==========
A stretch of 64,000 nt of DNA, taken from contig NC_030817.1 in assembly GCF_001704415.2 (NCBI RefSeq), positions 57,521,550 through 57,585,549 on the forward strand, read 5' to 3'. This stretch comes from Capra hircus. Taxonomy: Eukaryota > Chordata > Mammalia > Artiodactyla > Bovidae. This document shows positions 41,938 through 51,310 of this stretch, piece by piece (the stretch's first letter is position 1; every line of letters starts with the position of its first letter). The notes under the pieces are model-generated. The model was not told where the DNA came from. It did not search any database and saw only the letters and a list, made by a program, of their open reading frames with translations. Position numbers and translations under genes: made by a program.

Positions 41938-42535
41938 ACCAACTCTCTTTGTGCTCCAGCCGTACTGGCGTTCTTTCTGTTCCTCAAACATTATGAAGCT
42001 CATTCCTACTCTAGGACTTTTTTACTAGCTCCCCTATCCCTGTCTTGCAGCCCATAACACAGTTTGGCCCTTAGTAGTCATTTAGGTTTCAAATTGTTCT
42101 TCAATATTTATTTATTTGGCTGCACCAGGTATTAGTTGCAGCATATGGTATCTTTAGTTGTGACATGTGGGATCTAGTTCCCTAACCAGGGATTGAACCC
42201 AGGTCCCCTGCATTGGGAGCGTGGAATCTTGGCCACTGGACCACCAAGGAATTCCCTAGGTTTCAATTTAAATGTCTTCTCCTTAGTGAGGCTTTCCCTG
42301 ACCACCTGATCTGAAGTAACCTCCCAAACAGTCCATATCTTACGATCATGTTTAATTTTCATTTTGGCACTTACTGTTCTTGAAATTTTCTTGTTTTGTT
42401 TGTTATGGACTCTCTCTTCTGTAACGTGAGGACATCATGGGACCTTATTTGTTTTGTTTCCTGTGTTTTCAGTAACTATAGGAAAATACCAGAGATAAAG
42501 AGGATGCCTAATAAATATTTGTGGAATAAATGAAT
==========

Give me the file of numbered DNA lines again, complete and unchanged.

A stretch of 64,000 nt of DNA, taken from contig NC_030817.1 in assembly GCF_001704415.2 (NCBI RefSeq), positions 57,521,550 through 57,585,549 on the forward strand, read 5' to 3'. This stretch comes from Capra hircus. Taxonomy: Eukaryota > Chordata > Mammalia > Artiodactyla > Bovidae. This document shows positions 41,938 through 51,310 of this stretch, piece by piece (the stretch's first letter is position 1; every line of letters starts with the position of its first letter). The notes under the pieces are model-generated. The model was not told where the DNA came from. It did not search any database and saw only the letters and a list, made by a program, of their open reading frames with translations. Position numbers and translations under genes: made by a program.

Positions 41938-42535
41938 ACCAACTCTCTTTGTGCTCCAGCCGTACTGGCGTTCTTTCTGTTCCTCAAACATTATGAAGCT
42001 CATTCCTACTCTAGGACTTTTTTACTAGCTCCCCTATCCCTGTCTTGCAGCCCATAACACAGTTTGGCCCTTAGTAGTCATTTAGGTTTCAAATTGTTCT
42101 TCAATATTTATTTATTTGGCTGCACCAGGTATTAGTTGCAGCATATGGTATCTTTAGTTGTGACATGTGGGATCTAGTTCCCTAACCAGGGATTGAACCC
42201 AGGTCCCCTGCATTGGGAGCGTGGAATCTTGGCCACTGGACCACCAAGGAATTCCCTAGGTTTCAATTTAAATGTCTTCTCCTTAGTGAGGCTTTCCCTG
42301 ACCACCTGATCTGAAGTAACCTCCCAAACAGTCCATATCTTACGATCATGTTTAATTTTCATTTTGGCACTTACTGTTCTTGAAATTTTCTTGTTTTGTT
42401 TGTTATGGACTCTCTCTTCTGTAACGTGAGGACATCATGGGACCTTATTTGTTTTGTTTCCTGTGTTTTCAGTAACTATAGGAAAATACCAGAGATAAAG
42501 AGGATGCCTAATAAATATTTGTGGAATAAATGAAT